My family histories were interesting and painful, joyous and sad, but most of all, they were enlightening. I got to interview more than 35 surviving members of one branch of my family and about two dozen for the remaining 3 branches. I learned of family feuds that kept going until death, of commonalities in the causes of death of my ancestors, and I learned of tragic losses that people bore and survived. It was fulfilling to produce these stories and it brought the surviving relatives all closer together.

Memories are important – and that’s why I love to write people’s memoirs. Once I capture stories on paper they live on after a person’s life ends. Story telling is an art and involves the ability to compassionately listen to the telling of stories, along with the ability to document and retell it in living color. It is the type of writing I enjoy doing most and the one that gives me the greatest satisfaction in doing what I do as Writer For Hire.

If you are interested in capturing the memories of a loved one, don’t wait too long. Memories can fade as one ages and waiting too long can make a big difference in the accuracy of a story. Most of all, once a person passes, there is often a big gap in information that no one else can fill.

How does it work? The process is relatively easy:

A family member serves as my point of contact with the loved one who I speak with by phone or sometimes in person. I then document their memories and turn it into a story. The process can be as short as one afternoon or it can evolve into a series of conversations that are told in the form of an essay. If more than one person wants to interact with me, I can involve them in the conversation or speak with them privately. For more information on Writing Memoirs, please email: or call me: (818) 353-5699.


I don’t know how many times I have used the expression, “It’s so easy, I could do it in my sleep,”?  Well for me – it’s true: I often write in my sleep.

Sometimes it’s a continuation of projects I’m working on for clients – blogs, memoirs or a book I’m ghostwriting. Other times, it’s not the actual writing that I’m doing in my dream; it’s about me quoting a rate for a project or following up with someone who asked me to work with them previously. In each of these instances, work does not end when I turn out the light and go to sleep, but rather, continues into the different stages of the sleep cycle when my creative thoughts are swirling around in my head.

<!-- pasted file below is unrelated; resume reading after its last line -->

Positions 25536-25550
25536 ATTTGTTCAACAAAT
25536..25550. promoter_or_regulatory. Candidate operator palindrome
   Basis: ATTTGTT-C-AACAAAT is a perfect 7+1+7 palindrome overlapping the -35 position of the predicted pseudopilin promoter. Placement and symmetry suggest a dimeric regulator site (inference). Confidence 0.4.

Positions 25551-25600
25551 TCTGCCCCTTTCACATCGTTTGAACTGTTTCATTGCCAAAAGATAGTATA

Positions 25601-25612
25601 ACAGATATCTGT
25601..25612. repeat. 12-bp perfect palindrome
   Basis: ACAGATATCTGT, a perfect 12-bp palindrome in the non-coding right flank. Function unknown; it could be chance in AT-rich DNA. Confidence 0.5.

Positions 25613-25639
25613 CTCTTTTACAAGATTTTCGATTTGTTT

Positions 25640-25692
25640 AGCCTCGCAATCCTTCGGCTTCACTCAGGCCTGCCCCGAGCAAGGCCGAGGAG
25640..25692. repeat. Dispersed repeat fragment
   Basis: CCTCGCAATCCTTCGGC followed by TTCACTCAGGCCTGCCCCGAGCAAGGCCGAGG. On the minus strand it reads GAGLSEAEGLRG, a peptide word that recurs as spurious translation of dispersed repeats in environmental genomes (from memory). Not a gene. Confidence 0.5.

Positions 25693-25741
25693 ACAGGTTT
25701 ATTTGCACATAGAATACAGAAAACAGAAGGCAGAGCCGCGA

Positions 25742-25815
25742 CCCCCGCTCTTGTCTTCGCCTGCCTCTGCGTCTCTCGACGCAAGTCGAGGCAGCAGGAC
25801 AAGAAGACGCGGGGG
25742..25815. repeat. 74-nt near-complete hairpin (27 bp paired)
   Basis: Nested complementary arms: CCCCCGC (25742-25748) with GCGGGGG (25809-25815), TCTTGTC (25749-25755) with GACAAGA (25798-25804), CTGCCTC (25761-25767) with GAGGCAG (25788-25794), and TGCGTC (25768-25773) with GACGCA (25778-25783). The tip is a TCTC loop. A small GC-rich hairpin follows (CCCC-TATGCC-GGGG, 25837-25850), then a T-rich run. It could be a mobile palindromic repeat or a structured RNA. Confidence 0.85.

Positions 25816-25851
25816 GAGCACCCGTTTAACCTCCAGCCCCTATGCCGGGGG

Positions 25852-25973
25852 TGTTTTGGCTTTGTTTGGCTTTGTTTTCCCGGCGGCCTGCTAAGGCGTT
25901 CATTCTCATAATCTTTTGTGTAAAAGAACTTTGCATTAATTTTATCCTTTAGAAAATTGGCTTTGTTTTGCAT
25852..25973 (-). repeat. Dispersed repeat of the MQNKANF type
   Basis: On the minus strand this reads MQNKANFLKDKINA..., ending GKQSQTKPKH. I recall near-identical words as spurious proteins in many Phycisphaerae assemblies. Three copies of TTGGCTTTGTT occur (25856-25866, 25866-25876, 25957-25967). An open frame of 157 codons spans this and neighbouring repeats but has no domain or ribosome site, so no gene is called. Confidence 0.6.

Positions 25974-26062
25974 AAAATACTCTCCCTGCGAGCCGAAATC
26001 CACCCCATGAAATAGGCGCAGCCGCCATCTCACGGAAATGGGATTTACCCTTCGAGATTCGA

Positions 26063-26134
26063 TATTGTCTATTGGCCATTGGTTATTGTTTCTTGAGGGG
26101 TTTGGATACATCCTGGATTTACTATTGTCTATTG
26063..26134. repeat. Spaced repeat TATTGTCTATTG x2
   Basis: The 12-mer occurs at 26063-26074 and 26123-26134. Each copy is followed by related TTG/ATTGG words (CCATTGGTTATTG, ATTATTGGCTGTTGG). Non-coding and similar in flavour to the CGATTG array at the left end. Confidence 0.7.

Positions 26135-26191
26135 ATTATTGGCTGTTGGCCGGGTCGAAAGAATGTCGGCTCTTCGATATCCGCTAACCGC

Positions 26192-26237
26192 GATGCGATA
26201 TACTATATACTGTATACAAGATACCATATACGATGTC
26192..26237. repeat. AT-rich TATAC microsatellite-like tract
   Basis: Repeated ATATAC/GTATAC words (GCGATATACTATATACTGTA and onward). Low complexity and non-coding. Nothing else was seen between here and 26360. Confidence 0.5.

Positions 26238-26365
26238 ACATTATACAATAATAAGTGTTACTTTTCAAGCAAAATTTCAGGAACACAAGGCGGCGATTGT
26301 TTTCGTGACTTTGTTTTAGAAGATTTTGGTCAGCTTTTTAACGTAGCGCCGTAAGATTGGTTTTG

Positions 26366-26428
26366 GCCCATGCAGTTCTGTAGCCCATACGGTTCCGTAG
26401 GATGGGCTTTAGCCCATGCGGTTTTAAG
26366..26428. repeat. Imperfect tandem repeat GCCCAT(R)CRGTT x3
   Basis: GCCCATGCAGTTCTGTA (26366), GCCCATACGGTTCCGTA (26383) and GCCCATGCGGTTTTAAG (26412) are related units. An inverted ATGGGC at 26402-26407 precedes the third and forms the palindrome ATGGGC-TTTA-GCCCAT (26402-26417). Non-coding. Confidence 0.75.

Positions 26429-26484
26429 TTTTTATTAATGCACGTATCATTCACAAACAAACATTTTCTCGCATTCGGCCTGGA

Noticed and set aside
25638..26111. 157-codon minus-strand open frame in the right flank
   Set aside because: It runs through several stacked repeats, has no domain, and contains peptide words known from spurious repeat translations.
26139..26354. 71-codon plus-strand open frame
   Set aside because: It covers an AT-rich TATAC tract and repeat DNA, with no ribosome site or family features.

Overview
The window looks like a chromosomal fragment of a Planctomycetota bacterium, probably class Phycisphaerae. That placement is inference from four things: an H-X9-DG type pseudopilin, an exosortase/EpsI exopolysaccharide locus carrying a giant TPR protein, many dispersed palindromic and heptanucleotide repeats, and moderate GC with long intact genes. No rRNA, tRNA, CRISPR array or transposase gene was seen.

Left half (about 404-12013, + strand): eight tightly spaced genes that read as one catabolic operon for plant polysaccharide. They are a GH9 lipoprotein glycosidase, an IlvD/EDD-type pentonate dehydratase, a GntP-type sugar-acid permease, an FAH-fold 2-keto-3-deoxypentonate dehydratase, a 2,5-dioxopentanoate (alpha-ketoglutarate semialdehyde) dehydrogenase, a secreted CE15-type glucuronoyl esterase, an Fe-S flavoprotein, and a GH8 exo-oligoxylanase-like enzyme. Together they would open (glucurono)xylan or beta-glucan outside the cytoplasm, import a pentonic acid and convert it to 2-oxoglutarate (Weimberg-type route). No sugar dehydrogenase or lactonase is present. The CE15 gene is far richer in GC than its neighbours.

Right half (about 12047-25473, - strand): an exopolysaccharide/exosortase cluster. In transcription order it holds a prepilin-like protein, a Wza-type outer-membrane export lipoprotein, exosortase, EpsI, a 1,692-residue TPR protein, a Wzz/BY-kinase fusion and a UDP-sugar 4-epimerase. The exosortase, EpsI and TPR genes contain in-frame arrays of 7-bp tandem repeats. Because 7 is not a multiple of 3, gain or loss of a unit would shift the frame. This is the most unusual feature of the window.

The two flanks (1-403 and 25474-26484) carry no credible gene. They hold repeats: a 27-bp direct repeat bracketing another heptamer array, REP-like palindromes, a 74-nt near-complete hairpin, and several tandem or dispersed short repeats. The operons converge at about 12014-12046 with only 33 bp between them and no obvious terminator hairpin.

I believe this process is very common for those in the arts. I remember Keith Richards of the Rolling Stones mentioning that he often came out of dreams with songs already partially written. It was during the dream state that ideas would come to him for melodies or riffs and he would pull out his tape player and put it down on tape in the middle of the night, then go back to sleep.

Another things that I sometimes find myself doing is typing keys on my imaginary keyboard when I’m asleep. I’ve been told that my fingers move and I’ve also woken myself up doing this. Rather than this being a nervous impulse, I think it’s, again, related to what I’m dreaming about.

The late, great Stevie Ray Vaughn used to play guitar in his sleep, according to one of the biographies I read about him. He was known for practicing all the time and sleeping with his guitar next to him in bed, so that if he wanted to work out some new instrumentation in the middle of the night, he could do so without much effort.

I’ve always been able to remember my dreams – often with great detail. I’m fortunate in that this process helps me sort things out that I’m trying to resolve. Sometimes, it provides the seeds of creativity for a project, while other times, it enables me to work out complex feelings.

In last night’s dream, I was writing a blog for a former client and it was a good one, from what I can recollect. Why was I writing this blog for a former client? I have no idea. I haven’t spoken to her in a long time and I don’t recall thinking about her recently.

Does everyone act out in their dreams what they do for work? Do our dreams actually have meaning, or are they just projections of stress that we are creativity trying to sort out?  Are our dreams filled with meaning, or are they made up of random thoughts?

You decide.